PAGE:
Scottie Barnes’ second season in the NBA was so disappointing that the fantasy realm considered renaming “Sophomore Slump” to “Scottie Slump.” Well, Barnes has busted through that slump like a nerdy virgin kid who just hit the lottery hanging out at a bar full of gold diggers.  Scottie’s been hotty this season, and is currently […]

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Drafting rookies in fantasy basketball can be a lot like the fishing game at carnivals. The unknown of what’s going to happen is kinda fun and whimsical, you know you’re going to walk away with some sort of “prize,” but whatever rinky-dink toy or stuffed animal you get probably will depreciate in your mind faster than a new car off the lot. 

Long before I was the expert Razzball analyst you’re reading now [“psshh above-average amateur at best”; “Shut up voice in my head, too early for you!”] I never trusted rookies much. The more I read, it was nice to learn this was the correct take to have in this realm. 

Rookies traditionally underwhelm because they’re, well, rookies [DUH!]. They struggle with efficiency, which doubles in leagues counting turnovers, and lack the experience and game knowledge at the NBA pace that leads to an extra rebound here or assist there, or what have you that creates a reliable fantasy asset.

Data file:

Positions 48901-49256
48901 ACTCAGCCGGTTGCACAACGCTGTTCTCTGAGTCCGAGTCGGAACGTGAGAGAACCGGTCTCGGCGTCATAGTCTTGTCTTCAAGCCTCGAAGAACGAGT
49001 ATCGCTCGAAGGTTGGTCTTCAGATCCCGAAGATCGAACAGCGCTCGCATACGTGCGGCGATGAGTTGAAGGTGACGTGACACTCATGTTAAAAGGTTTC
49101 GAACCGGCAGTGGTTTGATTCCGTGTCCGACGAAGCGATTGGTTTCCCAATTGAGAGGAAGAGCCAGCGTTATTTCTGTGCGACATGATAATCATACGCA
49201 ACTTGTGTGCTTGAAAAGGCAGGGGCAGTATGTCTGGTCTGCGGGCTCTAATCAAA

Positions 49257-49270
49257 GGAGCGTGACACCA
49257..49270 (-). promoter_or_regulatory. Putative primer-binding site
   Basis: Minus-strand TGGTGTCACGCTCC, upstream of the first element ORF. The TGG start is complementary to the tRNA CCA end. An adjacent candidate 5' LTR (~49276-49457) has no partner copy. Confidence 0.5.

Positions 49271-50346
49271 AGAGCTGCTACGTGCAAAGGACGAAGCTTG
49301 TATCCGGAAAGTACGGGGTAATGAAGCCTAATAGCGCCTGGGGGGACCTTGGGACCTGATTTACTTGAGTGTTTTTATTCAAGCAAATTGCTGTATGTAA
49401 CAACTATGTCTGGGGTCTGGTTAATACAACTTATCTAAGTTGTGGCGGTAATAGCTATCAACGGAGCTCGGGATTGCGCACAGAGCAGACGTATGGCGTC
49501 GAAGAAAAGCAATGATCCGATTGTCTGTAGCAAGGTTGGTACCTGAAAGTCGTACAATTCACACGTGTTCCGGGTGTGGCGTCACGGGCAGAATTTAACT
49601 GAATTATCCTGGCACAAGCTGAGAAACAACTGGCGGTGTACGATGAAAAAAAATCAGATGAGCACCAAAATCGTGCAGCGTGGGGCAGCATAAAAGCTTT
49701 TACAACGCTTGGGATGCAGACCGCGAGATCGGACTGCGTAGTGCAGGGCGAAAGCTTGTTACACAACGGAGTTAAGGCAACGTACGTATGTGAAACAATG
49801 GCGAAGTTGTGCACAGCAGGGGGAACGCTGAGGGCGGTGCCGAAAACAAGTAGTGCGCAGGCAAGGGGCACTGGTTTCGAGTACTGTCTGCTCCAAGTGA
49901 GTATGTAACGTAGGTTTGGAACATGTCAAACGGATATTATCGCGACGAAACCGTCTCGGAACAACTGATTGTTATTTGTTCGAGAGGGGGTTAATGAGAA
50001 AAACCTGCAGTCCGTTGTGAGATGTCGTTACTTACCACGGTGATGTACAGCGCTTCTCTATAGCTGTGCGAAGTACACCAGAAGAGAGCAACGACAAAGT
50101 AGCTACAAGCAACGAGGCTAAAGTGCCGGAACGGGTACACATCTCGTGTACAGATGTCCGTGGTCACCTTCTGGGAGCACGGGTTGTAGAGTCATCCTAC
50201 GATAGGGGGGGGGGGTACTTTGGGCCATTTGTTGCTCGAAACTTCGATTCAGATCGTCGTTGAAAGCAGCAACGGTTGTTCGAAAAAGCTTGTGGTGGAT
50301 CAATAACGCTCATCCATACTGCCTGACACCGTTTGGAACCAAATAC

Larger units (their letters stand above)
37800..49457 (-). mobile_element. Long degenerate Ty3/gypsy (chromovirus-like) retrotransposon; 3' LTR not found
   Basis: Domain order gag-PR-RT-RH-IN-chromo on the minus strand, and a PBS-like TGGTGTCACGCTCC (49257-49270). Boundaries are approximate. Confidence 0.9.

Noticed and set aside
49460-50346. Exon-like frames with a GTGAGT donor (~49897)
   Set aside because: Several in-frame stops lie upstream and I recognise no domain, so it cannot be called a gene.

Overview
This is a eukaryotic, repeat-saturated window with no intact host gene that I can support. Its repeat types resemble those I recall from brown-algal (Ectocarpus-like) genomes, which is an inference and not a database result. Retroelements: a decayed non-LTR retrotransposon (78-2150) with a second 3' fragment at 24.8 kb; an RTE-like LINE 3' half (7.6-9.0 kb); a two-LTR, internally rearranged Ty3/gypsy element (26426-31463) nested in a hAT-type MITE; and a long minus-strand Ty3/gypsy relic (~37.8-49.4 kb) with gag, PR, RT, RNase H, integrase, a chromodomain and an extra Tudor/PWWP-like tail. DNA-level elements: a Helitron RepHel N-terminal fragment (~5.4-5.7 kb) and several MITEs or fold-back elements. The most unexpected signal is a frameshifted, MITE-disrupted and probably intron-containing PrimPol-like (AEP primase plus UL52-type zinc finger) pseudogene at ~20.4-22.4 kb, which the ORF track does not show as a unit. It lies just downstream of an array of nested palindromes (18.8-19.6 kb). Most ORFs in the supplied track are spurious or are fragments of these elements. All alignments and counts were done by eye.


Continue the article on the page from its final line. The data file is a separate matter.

Last season was a classic example. There was a Rookie of the Year in Paolo Banchero putting up headline-earning stats, yet finished ranked 211 per game in 9-cat. There were studs who started hot and heavy like Benedict Mathurin but never improved on average-to-weak counting stats. Per usual, the big guys fared the best, with a fun breakout campaign by Walker Kessler (57) and some usable players at the end of the season in guys like Mark Williams (128), Jalen Duren (135)  and Jabari Smith Jr. (144) – sniffing a double-double with a block can go a long way for guys on rebuilding teams. And then we had the surprise breakout of an older, more seasoned rookie in Jalen Williams, who finished ranked 73 in 9-cat, and was a top 20 player in the last two months of the season.

As the headline attempts to wittingly suggest, no matter how good the rookie, the general rule is to expect inconsistent fantasy production day-in and day-out. There will be some exciting bit lines and inevitable mistake-laden stinkers.

So let’s take a look at some of the class of 2023-24, as I’ve compiled a list of sure-fire analysis of steady that I’m 100% certain of….

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Lo and behold, it is the gift quote that keeps on giving… Not only is “The Hardest Road” still very much meme-worthy, mostly because the always fragile Kevin Durant still seems a bit hurt that Chuck labeled him a bus-rider dating back to last season, and Durant can’t help but remind us every time there’s a mic within a five-mile proximity (the irony of doing this in a Suns jersey is too rich for my blood), but also because of the insane yet symmetrical home-road split that the Warriors have sustained. Probably with dark magic or something. So many hard roads, so little time!